issue 029 2022-04-13


by Paolo Belcastro

πŸ‡ΊπŸ‡¦ Hello Morftenighter!

I am back home, in Vienna, where after more than two years of a cat & mouse game, the coronavirus, more commonly known as "Rona," caught up with me.

So far, it hasn't been crazy. Two days of what feels like strong flu, but I have seen way worse. Here's to a trained immune system, I guess.

I am not out of it yet, though. I am taking advantage of the low fever a couple of hours after taking medications to write this, but I'll keep it short.
It's a bit crazy. Everyone seems to be catching Covid.

2022 might be the year we all realize that reality is not aligned with the news cycle. The war in Ukraine is still ongoing and really started eight years ago. Covid is still an issue, and sending Trump away hasn't solved all the problems that came with him.



As I mentioned last week, San Francisco is a city of contrasts. Don't get me wrong, poor and rich people exist everywhere; they are not exclusive to San Francisco.

It strikes me as odd that an industry self-invested with the mission of solving all of humanity's problems with technology seems to have no care for the ones in their backyard.
More Photos...


I have mentioned focus in the past. I deeply believe that the incredibly low barriers to entry that the software industry offers are also the biggest threat all its actors face.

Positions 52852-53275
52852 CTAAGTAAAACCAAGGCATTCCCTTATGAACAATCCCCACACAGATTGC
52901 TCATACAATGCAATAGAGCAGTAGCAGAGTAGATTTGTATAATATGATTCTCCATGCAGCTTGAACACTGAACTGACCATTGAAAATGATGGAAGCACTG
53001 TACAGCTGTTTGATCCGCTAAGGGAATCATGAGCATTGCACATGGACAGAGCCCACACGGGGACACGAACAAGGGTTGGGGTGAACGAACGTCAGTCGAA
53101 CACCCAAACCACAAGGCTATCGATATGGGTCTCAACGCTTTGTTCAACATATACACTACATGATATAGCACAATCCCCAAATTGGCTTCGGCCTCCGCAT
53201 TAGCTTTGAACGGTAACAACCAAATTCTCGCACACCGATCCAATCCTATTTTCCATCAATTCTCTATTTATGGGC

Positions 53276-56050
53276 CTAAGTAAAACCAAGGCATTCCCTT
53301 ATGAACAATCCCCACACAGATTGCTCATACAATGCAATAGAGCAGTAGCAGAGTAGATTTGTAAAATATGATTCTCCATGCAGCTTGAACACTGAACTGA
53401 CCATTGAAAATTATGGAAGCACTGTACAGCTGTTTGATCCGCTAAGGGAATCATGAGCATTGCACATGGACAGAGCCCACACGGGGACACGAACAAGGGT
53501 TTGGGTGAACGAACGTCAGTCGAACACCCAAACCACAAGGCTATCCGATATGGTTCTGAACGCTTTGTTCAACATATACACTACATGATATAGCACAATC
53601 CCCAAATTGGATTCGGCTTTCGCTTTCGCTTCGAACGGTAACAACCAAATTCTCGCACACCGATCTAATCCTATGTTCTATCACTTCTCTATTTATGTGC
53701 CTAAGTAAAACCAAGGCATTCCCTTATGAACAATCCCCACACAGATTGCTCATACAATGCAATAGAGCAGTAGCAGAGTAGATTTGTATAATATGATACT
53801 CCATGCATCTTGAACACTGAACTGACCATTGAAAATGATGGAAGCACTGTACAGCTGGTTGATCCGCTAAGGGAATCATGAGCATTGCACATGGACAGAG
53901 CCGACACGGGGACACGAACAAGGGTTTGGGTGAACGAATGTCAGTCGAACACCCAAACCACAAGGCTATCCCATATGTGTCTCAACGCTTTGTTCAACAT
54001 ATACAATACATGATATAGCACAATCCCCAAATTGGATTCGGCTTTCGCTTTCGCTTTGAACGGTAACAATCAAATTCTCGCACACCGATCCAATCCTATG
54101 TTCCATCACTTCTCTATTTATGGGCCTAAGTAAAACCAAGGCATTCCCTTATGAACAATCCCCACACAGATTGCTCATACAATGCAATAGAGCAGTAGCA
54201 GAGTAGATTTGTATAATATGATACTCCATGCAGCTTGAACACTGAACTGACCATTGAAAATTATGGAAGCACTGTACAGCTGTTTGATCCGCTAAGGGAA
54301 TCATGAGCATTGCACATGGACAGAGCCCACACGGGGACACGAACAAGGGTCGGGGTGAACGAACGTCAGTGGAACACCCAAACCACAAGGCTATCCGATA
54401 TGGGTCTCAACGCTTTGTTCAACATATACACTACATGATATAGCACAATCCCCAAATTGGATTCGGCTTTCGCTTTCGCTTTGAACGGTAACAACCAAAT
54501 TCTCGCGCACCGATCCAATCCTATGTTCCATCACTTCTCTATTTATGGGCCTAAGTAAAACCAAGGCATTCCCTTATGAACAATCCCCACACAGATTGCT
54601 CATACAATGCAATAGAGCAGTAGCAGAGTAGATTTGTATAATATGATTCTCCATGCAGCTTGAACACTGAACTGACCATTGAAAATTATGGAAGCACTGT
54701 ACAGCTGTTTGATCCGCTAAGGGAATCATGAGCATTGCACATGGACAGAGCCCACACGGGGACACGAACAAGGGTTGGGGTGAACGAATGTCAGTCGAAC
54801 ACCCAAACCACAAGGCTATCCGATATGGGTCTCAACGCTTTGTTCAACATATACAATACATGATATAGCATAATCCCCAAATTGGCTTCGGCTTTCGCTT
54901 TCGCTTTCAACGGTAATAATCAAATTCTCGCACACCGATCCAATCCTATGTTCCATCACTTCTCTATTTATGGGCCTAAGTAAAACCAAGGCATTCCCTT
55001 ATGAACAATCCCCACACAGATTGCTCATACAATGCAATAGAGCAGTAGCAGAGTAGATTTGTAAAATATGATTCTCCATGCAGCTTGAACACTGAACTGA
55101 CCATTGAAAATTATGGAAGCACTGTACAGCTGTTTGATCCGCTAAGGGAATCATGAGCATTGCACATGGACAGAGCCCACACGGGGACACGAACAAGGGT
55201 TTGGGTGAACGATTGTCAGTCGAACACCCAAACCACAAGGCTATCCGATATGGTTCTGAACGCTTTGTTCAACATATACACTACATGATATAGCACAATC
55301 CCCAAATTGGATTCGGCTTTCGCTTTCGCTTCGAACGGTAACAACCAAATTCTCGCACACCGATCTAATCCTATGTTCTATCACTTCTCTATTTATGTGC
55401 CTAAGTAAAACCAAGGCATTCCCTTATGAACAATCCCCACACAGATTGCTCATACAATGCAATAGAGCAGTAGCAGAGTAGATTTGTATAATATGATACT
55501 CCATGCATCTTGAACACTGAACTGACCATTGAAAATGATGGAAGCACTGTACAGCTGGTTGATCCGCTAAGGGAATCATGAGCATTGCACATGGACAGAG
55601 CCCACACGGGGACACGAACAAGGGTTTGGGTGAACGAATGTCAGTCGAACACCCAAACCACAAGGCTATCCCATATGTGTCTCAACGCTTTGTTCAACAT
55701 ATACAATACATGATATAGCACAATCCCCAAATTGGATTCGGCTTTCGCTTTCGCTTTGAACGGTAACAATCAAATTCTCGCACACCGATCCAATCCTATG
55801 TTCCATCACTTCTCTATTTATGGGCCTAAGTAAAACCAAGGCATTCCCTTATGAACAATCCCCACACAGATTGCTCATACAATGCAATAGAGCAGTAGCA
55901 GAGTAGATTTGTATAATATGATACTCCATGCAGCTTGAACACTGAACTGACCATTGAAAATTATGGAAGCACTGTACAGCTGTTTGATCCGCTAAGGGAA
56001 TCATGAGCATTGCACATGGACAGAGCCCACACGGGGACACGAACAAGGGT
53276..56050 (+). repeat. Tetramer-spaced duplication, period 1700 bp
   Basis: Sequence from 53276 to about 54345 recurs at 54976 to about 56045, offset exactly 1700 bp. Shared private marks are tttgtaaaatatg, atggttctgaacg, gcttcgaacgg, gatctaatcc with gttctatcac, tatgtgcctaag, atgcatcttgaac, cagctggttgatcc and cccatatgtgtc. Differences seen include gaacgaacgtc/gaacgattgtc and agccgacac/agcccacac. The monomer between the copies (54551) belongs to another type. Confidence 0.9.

Here's a very short article by Andrew "Boz" Bosworth, Meta's CTO, about the dangers of a lack of focus and how to fix it: Half Staffed is Unstaffed.


Here's one of the top three ways to invest three hours of your time this week.

The other two, I'll let you figure out on your own. :)

β€’ Balaji Srinivasan: The Network State with @balajis and @ShaneAParrish
Screen Shot 2022-04-13 at 20.00.40
Balaji Srinivasan talks about many subjects, but one I found particularly interesting in the present context is the notion of 51% democracy vs. 100% democracy.

For the third time in recent history, a far-right candidate is on the second tour of the French Presidential election. If it wasn't sad, I'd smile at the fact that this happened three times but only concerns two people and one family.

What's really concerning, though, is that the two candidates reaching the second tour barely got 51% of the votes together, and that is counting only valid ballots.

If one puts abstentions and blank votes into the mix, the two frontrunners total 37.35% of the votes. (in french)

This means that whoever gets elected, probably with a margin of a few percent, will be the preferred candidate of barely 20% of French voters at best.

It doesn't seem realistic to be able to proceed with any deep reforms in such conditions.


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